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Counterfeiting Empire: Money, Crime, and Politics in the British Atlantic World

Objective

COINE will provide the first comprehensive history of counterfeiting as an imperial crime, demonstrating that it had wide-ranging implications for market development, cultures of money and the market, and imperial authority in the eighteenth-century British Atlantic world. Combining methods from social, cultural, and political history with analysis of material and visual culture, COINE engages with interdisciplinary issues, including the dynamics between crime and economic development; the relationship of money to the state; and the evolution of money in the modern world. To accomplish COINE’s objectives, the Experienced Researcher (ER) will complete six months of field work in British archives, collecting data on British-based counterfeiting networks which will be assembled into a relational database and integrated into the ER’s existing database on counterfeiters operating in the British colonies. This data will allow the ER to accurately trace, for the first time, the movements of counterfeiters and their extensive networks in the British Atlantic world. Based at University of Birmingham (UoB) and benefiting from the expertise of the Supervisor and the Birmingham Eighteenth-Century Center, the ER will produce a monograph, Counterfeiting Empire, on money, crime, and politics in the eighteenth century. The results will also be disseminated in a single-authored article and conference presentations. COINE is thus designed to allow the ER to access critical archives, complete data analysis and writing that will be enriched by the intellectual community at UoB, and disseminate results that will change how scholars think about crime, money, and imperial politics. The ER will bring her expertise on the emerging field of the history of money to the UoB and help the institution strengthen ties with American researchers. COINE’s work programme will also augment the ER’s international research profile and position to obtain a permanent academic position.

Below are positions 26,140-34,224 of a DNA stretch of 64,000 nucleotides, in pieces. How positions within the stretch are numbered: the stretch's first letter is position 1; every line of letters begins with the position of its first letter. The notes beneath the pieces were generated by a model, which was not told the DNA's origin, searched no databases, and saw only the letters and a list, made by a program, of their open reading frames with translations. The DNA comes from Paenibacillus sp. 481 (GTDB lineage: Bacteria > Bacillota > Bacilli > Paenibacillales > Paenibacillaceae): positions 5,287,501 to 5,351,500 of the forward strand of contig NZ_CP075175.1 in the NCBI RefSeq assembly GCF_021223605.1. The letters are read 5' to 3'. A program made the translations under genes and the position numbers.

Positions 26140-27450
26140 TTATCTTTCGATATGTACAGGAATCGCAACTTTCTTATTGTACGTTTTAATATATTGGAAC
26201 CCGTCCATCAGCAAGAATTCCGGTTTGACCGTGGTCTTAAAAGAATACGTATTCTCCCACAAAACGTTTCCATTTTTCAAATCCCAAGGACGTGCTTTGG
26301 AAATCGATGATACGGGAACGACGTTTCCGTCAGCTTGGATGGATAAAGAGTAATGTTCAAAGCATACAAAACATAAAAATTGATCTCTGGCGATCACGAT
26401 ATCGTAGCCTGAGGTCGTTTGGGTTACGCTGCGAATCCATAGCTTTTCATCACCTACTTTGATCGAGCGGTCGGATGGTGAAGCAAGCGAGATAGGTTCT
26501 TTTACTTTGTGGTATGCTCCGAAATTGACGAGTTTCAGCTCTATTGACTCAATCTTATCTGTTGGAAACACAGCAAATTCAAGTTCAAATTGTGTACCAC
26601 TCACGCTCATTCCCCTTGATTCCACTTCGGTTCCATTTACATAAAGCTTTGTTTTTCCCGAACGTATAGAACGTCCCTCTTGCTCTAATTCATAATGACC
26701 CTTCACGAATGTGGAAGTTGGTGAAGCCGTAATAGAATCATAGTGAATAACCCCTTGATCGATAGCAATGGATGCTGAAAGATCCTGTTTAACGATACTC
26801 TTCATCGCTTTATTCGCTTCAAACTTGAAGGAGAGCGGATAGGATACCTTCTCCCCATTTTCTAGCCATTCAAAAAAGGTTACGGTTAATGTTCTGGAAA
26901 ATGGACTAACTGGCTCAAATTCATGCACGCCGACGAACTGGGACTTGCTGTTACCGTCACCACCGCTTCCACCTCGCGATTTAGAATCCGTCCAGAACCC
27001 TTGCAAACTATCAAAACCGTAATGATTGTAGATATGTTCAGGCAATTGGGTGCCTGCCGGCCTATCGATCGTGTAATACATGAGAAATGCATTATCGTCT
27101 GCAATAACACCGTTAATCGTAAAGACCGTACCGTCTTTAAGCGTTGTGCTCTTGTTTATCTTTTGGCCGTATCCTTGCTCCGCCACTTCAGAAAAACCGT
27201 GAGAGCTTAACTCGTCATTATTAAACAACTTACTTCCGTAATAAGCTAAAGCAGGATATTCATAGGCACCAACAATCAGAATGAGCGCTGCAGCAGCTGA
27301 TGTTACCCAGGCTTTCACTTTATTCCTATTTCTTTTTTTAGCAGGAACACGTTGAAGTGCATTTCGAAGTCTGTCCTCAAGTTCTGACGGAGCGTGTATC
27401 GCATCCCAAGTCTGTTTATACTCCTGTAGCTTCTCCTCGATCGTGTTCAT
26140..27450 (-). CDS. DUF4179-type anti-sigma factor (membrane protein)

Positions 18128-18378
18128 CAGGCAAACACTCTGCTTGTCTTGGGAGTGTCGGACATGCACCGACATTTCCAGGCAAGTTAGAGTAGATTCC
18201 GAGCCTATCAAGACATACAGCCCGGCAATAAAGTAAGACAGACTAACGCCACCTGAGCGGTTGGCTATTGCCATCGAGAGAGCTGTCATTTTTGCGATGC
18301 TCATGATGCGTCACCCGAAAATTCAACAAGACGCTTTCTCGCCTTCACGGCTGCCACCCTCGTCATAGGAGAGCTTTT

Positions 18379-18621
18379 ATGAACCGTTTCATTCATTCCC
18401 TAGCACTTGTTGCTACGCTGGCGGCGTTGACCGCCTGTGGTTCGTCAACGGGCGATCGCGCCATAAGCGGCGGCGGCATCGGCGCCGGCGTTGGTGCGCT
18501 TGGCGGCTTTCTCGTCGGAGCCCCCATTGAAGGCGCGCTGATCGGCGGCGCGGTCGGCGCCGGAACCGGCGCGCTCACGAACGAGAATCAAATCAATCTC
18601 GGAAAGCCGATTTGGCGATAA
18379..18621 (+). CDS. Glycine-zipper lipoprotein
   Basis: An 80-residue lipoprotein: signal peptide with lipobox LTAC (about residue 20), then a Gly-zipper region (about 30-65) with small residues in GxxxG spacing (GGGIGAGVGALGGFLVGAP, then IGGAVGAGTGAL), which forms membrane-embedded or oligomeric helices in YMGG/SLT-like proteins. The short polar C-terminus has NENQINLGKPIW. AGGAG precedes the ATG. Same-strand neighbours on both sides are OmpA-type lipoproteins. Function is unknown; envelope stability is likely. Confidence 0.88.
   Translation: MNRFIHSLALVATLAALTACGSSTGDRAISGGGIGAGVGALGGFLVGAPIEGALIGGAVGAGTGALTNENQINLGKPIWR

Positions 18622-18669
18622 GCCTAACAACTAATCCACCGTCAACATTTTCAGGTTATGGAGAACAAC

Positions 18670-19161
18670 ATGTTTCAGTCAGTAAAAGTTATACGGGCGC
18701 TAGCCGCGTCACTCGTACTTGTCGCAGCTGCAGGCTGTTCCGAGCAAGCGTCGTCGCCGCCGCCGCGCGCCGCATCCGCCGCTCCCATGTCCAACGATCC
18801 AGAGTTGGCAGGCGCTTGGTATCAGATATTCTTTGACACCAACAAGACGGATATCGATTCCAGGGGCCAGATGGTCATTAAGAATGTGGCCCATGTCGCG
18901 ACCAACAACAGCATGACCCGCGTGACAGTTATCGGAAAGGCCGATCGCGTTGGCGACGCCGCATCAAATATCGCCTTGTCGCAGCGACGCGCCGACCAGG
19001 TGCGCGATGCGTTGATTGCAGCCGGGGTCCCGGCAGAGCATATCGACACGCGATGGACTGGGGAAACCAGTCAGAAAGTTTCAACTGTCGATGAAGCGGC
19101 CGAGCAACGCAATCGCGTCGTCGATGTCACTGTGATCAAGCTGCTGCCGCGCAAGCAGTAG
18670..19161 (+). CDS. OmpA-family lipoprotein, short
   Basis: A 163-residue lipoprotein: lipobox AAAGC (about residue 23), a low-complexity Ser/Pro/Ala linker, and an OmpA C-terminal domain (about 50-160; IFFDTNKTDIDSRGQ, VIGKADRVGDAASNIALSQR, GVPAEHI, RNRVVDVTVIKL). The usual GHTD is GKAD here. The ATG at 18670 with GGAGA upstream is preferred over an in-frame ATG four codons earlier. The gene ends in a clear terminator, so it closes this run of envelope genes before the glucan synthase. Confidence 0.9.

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Coordinator

THE UNIVERSITY OF BIRMINGHAM

Address

Edgbaston
B15 2tt Birmingham

United Kingdom

Activity type

Higher or Secondary Education Establishments

EU Contribution

€ 183 454,80

Project information

Grant agreement ID: 796487

Status

Ongoing project

  • Start date

    1 September 2018

  • End date

    31 August 2020

Funded under:

H2020-EU.1.3.2.

  • Overall budget:

    € 183 454,80

  • EU contribution

    € 183 454,80

Coordinated by:

THE UNIVERSITY OF BIRMINGHAM

United Kingdom